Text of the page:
It’s lonely at the top, and female leaders tend to have the harshest critics.

Whereas men are often rewarded for their titles or results, a woman’s job performance is more likely to be discussed in terms of their likability or aspects of their personal lives than their performance, skills or achievements.

Women can be the harshest of all toward each other. Accountability for how we regard powerful women creates a more welcoming work culture for women.

4. Invest in women

The most direct way to support women’s leadership is to invest capital into female-run businesses.

Additionally, there are various methods to attract women to C-suite positions, including:

  • Professional development plans.
  • Mentorship plans.
  • Recruiting from within your organization.
  • Advertising employment opportunities strategically.

Effective professional development programs include leadership training, mentoring and coaching, and sponsorship to build skills and knowledge that help women advance their careers and break through barriers that prevent them from reaching leadership positions.

Recruiting from within the organization is an underutilized strategy. Current employees can transition to leadership easily and require less training.

Strategic advertising includes posting jobs in women-centered organizations and female-led nonprofit groups.

Mentorship programs can be leveraged by companies to draw women into C-suite roles by offering them guidance, support and networking opportunities that can assist them in developing the required leadership skills and experience.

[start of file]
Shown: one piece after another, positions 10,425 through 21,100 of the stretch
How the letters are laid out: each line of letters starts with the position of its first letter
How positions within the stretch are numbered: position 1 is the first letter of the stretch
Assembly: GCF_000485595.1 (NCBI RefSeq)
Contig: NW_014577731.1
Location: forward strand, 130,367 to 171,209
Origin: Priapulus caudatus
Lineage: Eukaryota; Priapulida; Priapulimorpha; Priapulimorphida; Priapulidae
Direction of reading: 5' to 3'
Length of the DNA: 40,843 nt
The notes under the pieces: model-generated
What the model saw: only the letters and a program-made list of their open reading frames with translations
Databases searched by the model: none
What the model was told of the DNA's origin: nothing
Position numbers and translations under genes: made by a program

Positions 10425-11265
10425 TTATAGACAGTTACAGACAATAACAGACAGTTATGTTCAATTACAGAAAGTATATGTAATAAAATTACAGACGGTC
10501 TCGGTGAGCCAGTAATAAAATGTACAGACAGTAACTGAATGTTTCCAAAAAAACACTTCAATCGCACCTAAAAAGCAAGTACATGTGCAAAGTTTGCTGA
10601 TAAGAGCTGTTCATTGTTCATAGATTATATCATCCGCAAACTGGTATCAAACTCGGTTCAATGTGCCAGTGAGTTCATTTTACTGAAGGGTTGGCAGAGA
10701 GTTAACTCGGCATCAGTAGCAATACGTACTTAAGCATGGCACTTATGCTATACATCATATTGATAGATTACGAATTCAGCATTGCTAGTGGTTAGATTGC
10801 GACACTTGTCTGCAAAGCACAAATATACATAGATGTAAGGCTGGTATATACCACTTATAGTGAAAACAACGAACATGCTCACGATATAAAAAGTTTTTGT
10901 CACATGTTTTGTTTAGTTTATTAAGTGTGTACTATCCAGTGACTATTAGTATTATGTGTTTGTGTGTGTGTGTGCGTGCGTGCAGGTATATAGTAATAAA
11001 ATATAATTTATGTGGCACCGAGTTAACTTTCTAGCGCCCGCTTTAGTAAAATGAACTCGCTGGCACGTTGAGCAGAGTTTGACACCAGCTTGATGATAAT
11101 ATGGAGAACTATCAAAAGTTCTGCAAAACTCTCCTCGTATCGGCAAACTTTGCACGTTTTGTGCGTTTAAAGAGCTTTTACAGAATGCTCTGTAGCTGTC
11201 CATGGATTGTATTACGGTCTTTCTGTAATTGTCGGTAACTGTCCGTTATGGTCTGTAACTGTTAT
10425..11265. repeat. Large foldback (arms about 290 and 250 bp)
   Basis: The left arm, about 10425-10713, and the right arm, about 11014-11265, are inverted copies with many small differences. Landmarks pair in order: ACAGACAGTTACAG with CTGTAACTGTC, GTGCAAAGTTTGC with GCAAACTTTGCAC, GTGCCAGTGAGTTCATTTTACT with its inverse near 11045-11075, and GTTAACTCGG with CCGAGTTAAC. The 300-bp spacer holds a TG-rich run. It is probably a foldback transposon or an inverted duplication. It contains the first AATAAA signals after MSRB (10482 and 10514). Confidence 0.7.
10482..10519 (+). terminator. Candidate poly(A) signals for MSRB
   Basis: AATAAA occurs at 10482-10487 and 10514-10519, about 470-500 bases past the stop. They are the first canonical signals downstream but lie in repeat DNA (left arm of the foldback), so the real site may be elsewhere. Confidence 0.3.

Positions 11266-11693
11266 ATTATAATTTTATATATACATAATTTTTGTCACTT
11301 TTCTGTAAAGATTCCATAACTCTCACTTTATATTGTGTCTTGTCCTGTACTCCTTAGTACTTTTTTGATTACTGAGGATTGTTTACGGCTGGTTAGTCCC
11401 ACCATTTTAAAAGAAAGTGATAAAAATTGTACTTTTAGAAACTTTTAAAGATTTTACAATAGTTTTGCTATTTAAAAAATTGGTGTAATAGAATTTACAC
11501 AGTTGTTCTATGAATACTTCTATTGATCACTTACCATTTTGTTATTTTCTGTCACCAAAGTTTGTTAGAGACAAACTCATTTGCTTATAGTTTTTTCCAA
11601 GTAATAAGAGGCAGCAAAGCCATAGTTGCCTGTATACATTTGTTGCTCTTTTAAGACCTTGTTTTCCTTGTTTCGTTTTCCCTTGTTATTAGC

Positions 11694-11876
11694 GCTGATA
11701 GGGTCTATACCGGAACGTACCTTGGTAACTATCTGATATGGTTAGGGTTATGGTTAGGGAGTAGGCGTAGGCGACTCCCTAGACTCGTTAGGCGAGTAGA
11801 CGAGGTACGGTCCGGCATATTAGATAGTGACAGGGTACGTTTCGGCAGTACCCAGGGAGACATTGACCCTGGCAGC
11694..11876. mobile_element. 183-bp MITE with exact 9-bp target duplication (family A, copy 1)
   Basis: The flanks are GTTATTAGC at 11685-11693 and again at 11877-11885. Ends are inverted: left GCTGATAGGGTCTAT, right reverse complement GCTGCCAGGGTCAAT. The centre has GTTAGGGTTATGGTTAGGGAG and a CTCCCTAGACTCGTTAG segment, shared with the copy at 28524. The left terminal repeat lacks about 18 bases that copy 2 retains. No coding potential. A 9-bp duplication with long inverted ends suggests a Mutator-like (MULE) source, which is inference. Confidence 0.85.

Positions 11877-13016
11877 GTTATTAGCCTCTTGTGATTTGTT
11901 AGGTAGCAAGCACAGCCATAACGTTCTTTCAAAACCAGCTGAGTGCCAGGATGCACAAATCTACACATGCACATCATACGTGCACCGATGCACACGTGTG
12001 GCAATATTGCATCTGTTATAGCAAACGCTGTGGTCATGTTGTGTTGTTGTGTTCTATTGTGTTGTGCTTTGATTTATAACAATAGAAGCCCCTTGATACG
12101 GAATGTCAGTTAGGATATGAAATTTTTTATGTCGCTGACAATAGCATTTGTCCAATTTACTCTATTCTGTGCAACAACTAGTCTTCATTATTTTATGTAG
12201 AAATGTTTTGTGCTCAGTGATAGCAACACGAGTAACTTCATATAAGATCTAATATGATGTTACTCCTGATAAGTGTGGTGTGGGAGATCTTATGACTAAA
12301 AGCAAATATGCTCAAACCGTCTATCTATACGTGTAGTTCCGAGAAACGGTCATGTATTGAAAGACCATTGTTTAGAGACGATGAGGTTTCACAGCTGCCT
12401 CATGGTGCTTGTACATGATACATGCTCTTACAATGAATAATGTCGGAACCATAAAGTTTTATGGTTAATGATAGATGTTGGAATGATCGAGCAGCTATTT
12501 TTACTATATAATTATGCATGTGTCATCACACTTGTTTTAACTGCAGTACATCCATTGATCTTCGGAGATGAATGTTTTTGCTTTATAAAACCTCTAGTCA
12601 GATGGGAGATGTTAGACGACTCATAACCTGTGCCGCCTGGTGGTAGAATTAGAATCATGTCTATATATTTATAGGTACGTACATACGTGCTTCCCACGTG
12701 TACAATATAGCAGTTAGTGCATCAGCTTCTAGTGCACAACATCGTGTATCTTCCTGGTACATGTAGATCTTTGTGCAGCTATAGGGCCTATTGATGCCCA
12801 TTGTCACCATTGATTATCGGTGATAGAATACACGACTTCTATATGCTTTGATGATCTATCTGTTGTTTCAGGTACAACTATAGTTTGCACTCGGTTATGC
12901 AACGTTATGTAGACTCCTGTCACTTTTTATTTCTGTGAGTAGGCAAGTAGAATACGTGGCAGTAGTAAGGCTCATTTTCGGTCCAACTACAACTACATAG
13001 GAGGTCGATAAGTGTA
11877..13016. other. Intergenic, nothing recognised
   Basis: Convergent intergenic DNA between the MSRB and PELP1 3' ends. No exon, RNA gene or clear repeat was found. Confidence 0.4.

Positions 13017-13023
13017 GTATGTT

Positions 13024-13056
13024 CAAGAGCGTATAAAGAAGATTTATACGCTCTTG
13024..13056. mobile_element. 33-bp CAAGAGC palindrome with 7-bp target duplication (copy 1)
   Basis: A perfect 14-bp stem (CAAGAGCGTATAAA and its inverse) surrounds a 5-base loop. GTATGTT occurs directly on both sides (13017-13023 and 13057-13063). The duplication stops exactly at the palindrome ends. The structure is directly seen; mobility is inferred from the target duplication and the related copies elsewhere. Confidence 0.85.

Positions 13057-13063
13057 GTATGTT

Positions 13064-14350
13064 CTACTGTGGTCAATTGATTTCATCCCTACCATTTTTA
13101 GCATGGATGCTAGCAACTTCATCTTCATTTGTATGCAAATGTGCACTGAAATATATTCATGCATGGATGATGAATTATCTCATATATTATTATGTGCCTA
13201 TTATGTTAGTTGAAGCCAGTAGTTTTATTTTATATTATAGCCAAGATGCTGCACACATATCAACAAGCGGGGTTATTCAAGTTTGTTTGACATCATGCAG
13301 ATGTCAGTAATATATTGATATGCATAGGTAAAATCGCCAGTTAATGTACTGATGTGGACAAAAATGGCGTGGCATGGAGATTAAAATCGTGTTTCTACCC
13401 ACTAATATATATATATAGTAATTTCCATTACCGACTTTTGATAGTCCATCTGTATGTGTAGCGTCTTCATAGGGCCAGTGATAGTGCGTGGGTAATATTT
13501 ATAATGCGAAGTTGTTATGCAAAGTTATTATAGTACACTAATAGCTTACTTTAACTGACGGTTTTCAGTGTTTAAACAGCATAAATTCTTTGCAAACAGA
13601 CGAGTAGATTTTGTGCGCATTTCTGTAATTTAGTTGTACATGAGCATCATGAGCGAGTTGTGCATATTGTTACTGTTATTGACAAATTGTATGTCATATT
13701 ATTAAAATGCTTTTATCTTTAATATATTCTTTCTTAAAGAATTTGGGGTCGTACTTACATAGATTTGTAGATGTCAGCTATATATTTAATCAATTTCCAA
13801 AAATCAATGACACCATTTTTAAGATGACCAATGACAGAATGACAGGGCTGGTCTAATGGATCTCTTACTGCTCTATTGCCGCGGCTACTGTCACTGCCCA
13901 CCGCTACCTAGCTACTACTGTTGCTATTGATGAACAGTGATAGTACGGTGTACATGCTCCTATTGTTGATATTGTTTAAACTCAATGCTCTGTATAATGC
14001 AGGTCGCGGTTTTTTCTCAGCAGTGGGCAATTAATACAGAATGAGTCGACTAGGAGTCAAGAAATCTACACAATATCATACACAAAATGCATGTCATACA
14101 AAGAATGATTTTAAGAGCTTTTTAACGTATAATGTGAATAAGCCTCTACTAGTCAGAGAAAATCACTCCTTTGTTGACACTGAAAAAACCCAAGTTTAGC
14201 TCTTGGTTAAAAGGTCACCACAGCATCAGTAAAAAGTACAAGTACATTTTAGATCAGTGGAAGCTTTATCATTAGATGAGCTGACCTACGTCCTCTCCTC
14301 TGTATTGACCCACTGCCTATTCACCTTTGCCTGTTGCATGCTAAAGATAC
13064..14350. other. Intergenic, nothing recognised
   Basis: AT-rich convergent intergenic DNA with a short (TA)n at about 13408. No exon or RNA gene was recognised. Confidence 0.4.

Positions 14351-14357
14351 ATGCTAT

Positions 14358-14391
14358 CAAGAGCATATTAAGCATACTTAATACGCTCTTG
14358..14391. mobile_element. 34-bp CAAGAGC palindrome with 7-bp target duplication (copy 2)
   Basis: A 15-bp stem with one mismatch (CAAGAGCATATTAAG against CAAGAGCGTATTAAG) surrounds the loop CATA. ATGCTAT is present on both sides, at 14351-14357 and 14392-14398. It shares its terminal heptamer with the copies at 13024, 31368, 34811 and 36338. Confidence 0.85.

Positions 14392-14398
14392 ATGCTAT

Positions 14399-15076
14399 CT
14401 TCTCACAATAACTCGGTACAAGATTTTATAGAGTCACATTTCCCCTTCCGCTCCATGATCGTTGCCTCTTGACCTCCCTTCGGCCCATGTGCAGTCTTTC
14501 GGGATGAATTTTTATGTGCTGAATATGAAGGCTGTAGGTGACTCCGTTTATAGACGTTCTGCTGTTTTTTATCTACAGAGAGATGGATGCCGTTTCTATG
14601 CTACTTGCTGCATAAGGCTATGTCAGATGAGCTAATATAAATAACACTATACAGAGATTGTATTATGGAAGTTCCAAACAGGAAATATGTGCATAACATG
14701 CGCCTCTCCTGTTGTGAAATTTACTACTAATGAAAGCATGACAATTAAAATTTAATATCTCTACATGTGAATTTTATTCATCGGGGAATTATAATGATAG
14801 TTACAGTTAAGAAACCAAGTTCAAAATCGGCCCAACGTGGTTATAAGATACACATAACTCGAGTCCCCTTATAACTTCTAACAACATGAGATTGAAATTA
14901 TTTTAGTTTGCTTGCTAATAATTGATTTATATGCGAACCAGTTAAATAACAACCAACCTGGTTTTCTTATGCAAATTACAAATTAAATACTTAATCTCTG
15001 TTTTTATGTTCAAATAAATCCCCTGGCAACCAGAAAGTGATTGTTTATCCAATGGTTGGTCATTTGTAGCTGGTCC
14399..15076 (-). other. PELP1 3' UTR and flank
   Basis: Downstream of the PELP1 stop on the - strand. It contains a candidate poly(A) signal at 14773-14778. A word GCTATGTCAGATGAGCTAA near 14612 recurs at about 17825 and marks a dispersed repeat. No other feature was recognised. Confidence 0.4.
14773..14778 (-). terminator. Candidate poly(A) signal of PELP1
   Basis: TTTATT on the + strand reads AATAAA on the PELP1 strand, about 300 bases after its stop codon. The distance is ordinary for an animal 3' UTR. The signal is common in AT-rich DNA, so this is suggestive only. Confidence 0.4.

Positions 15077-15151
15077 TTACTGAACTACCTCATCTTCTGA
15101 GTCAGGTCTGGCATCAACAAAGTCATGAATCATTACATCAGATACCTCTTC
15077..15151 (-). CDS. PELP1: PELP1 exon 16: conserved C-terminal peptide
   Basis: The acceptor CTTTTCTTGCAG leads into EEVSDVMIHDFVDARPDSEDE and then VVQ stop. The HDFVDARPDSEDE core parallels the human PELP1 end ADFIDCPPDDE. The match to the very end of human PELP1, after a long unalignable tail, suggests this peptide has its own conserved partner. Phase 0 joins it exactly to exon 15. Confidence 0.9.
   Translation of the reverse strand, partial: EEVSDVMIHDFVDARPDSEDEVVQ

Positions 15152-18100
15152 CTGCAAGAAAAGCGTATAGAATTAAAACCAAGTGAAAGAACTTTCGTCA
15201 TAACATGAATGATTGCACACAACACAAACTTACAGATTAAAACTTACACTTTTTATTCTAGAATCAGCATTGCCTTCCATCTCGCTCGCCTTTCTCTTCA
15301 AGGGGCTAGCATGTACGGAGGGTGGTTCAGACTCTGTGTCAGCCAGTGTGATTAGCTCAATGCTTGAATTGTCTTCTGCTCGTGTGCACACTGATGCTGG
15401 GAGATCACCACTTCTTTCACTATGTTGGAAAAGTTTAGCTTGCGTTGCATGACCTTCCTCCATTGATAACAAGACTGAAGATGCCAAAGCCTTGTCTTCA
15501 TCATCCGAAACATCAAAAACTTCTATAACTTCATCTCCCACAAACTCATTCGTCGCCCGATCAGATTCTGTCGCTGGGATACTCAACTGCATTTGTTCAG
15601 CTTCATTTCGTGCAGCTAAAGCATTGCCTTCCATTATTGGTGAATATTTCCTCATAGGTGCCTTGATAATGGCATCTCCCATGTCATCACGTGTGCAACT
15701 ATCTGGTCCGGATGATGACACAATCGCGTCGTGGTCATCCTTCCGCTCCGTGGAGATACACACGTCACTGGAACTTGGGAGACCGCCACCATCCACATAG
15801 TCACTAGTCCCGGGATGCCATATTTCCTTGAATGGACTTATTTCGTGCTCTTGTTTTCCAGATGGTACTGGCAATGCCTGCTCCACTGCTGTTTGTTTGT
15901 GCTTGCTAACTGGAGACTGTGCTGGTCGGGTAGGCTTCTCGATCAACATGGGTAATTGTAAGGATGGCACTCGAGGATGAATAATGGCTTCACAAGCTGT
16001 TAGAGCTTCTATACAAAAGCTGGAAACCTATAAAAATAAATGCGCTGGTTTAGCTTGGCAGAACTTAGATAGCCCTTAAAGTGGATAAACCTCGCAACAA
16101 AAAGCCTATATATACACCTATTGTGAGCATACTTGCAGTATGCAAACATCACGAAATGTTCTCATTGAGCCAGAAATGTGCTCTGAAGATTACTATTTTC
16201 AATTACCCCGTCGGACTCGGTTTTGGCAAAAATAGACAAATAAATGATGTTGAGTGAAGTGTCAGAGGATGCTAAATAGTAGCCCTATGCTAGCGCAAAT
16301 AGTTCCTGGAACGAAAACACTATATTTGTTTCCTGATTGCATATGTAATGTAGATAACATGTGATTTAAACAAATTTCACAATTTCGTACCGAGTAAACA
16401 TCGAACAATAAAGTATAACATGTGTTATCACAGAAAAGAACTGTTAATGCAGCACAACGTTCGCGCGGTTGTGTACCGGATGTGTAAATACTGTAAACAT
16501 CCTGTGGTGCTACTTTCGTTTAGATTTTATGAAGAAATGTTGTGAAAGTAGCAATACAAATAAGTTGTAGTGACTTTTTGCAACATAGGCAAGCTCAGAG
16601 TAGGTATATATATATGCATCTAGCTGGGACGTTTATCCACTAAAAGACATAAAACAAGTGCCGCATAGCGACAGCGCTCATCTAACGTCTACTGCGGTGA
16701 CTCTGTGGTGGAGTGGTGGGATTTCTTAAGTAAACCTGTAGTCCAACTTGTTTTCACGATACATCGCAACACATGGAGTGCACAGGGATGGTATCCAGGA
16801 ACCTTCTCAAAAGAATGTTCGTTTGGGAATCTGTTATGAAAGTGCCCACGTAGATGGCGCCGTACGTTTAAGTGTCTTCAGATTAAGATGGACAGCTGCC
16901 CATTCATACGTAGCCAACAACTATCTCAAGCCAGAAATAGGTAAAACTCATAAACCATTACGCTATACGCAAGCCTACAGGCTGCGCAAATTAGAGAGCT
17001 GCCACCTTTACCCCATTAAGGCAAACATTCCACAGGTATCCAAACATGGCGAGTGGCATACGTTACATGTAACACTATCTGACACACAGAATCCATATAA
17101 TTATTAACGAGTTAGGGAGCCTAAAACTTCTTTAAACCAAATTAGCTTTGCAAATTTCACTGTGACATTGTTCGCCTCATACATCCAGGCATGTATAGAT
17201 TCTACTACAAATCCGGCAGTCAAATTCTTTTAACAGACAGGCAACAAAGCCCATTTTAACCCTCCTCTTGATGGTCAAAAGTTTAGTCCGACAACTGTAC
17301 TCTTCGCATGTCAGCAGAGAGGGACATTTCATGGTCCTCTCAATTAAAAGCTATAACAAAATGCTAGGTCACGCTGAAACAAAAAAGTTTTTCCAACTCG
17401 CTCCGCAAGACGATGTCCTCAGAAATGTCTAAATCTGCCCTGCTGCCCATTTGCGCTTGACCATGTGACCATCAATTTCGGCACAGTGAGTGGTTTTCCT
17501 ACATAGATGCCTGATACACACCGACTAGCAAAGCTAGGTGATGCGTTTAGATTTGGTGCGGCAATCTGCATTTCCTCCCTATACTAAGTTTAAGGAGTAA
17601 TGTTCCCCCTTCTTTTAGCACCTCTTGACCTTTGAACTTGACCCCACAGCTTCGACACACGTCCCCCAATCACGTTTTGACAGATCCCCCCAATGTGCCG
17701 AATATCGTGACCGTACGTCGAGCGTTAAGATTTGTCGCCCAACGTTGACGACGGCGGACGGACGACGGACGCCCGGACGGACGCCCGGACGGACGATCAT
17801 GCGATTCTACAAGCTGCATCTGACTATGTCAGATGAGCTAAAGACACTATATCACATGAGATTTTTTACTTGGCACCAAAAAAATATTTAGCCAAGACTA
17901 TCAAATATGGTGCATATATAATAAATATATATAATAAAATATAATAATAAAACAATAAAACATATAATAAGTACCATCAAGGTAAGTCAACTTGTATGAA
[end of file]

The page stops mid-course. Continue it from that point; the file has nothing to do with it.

5. Access to banking

One of the greatest hurdles that the cannabis industry faces is the inability to access traditional funding sources because of federal marijuana prohibition.

This encourages entrepreneurs and companies to seek out riskier financing.

Limited access to capital disproportionately affects women.

Most hard money lenders and venture capitalists are men, who are statistically more likely to loan money to other men.

Opening banking options for the industry will create a safer industry overall and support more gender equity in financing.

Fundamentally, gender parity in leadership is not charity. It’s good business.

Underrepresented groups are more likely to bring diverse ideas, perspectives, market insights and tools to the table, which drive innovation and profit.

A 2015 McKinsey report revealed that companies with more gender diversity among leadership experienced greater financial gains, meaning closing the gender gap is good for the bottom line.

 Sarah Bodnar is the founder of Golden State Public Affairs, a boutique political consulting agency based in California. She can be reached at sarah.bodnar@gmail.com.

Summer Westerbur is the founder of Colorado-based Kairos Insurance Group, a boutique insurance agency providing employee benefits. She can be reached at summer@kairosinsurancegroup.com.